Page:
Statistics show the risk factors are seen most often in Caucasians, having an upper or middle economic background, being female, and having a goal-oriented family or personality. The incidence is 4 out of 100,000 people.

Other culprits of appetite loss include anti-histamines, over the counter drugs, pain killers and perscriptions.

Aging itself can take its toll on the appetite. In older people the metabolism slows down, muscle mass decreases and physical ailments impede activity. On top of all this, taste sensations diminish and stomach secretions don't flow like they used to. All of these things contribute to appetite loss.

Controlling your appetite, is another matter. We often eat out of habit, not hunger. People who do try to stop an addictive behavior, such as smoking, often find themselves overeating. One reason is habit: They're used to doing something with their hands and mouth, so they eat. Or they could be battling the misery of nicotine withdrawal with the nurturing pleasure of food. Regardless of the excuse, this lack of control often leads to many health problems. See related topics: weight loss , aging , depression , stress , sleep difficulties , pms , anxiety , thyroid problems , diabetes and smoking .

According to the American Institute of Gastroenterology, the best strategy to promoting good overall health is to eat a balanced, predominantly plant-based and nutritionally dense diet. Most of your daily calories should come from vegetables, fruits, whole grains and beans.

Best Balancing Tips

1. Recognize the problem: People with an appetite disturbance often do not recognize or admit that they have a problem. A trusted family members or other individual you believe in can be helpful in making sure that needed care or rehabilitation are received.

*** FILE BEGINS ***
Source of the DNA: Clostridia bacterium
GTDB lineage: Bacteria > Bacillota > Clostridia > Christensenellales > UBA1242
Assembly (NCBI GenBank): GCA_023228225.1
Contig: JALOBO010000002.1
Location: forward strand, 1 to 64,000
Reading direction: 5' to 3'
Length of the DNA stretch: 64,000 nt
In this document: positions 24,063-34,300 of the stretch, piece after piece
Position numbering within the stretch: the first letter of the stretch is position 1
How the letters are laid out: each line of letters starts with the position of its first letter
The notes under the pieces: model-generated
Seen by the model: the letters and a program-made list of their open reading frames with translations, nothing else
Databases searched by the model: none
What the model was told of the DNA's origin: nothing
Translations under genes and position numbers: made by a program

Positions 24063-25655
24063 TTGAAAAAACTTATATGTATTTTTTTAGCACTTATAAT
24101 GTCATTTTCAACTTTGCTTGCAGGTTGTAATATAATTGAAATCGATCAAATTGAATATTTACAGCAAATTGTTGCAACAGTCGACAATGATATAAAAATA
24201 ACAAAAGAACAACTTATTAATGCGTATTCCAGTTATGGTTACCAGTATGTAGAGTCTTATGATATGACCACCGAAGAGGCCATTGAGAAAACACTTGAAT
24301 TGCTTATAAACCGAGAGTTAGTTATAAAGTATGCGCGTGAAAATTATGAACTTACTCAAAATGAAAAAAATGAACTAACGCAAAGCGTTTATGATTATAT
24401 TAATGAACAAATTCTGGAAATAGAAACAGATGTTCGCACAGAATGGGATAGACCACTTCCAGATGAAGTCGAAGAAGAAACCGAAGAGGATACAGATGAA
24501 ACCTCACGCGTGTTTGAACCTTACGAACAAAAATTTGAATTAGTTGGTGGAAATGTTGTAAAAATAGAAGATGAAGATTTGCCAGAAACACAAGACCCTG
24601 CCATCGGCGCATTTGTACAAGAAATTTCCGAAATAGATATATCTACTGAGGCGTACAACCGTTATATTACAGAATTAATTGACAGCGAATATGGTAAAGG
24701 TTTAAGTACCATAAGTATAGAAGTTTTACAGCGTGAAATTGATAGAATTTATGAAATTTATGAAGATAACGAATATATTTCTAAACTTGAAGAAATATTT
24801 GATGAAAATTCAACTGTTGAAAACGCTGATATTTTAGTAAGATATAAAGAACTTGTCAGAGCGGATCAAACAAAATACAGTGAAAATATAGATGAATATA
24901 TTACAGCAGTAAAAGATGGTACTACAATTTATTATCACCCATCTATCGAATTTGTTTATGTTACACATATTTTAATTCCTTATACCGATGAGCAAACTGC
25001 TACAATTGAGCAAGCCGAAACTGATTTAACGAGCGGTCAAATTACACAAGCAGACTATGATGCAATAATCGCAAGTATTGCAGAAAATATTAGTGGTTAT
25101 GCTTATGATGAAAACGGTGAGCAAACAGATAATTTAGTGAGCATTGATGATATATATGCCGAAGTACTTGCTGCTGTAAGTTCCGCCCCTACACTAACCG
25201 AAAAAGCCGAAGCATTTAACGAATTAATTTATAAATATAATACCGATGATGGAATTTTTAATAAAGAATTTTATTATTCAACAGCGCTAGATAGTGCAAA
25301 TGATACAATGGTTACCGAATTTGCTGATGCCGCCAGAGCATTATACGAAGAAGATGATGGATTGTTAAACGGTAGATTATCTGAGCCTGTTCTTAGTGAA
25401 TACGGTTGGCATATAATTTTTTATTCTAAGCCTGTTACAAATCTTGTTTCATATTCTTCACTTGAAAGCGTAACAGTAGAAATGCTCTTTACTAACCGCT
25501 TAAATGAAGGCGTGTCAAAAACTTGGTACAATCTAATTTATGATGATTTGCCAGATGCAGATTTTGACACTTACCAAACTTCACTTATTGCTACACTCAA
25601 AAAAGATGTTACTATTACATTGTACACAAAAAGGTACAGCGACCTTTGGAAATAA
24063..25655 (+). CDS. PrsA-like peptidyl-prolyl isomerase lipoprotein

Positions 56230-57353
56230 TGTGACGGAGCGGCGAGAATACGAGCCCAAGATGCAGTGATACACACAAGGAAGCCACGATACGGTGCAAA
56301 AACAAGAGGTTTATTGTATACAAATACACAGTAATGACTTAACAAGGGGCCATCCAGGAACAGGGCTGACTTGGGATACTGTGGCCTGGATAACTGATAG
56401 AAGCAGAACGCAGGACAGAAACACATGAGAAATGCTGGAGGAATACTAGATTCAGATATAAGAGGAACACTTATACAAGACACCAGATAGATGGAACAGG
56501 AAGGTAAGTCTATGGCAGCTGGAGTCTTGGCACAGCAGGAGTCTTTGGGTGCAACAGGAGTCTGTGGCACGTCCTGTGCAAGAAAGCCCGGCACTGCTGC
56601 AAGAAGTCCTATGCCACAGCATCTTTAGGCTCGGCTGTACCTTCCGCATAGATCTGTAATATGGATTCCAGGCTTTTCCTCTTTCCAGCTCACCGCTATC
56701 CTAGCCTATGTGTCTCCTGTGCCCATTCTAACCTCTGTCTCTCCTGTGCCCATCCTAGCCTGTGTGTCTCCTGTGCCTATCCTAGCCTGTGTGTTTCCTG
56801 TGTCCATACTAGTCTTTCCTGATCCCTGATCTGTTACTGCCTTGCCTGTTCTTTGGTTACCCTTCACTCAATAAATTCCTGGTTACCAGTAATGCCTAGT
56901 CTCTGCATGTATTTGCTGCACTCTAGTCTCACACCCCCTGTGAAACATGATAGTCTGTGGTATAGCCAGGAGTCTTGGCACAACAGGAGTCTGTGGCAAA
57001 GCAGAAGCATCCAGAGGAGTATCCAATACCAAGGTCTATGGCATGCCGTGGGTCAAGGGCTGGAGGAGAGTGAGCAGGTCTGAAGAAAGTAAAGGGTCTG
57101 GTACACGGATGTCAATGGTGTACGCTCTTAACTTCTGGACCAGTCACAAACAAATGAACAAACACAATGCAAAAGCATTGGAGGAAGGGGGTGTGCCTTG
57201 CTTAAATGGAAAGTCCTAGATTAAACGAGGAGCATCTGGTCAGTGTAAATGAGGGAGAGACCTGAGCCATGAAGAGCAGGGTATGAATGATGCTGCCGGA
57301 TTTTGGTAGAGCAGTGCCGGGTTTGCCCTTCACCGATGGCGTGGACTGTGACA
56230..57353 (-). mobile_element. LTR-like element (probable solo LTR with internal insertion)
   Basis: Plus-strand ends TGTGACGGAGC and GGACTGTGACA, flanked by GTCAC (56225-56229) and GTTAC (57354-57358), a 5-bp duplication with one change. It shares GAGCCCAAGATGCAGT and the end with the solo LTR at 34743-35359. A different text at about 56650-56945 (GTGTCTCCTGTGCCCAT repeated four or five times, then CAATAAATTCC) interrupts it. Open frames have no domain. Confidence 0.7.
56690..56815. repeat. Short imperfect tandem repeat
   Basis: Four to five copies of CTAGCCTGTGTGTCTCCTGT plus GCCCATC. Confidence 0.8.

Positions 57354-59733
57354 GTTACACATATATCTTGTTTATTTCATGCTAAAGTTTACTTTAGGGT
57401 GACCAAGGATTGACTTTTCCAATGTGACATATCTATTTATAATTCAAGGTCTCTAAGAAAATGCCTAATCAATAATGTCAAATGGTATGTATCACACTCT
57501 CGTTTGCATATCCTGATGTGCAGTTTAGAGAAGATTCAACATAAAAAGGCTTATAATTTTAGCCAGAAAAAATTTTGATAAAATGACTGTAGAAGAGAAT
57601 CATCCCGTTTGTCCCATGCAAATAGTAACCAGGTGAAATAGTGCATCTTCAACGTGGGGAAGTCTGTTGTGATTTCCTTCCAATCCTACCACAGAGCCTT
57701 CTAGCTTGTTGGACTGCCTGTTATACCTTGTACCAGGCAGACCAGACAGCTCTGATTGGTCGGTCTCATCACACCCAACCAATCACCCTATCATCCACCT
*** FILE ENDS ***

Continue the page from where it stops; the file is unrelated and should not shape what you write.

2. Determining your needs: Appetite disturbances, eating disorders, depression and anxiety all require a comprehensive diagnosis, in which, the clinician will determine whether the person is in immediate danger and/or requires hospitalization. Nutritional counseling, psychosocial interventions, monitoring, as well as medical care maybe appropriate.

3. Talk Therapies: Individual psychotherapy (especially cognitive-behavioral or interpersonal psychotherapy), group psychotherapy that uses a cognitive-behavioral approach and family or marital therapy can be very effective. Overcome low self-esteem and addressing distorted thought patterns and behaviors are crucial. Families are sometimes included in the therapeutic process.

4. Severe weight loss: requires an inpatient hospital stay, where proper nourishment is given and the person's medical needs are met. In some cases, intravenous feeding is appropriate.

5. Moderate exercise is crucial: for both successful weight loss or for those suffering from anorexia and bulimia. Not only does it help burn excess calories, but by increasing your physical activity you can modify the way your brain regulates hunger, making you less susceptible to food cravings and can increase hormones in order to stabilize mood or anxiety disorders . If exercise is done excessively, in the case of anorexia and bulimia, encouragement of healthy but not excessive exercise is the specific goal in this strategy.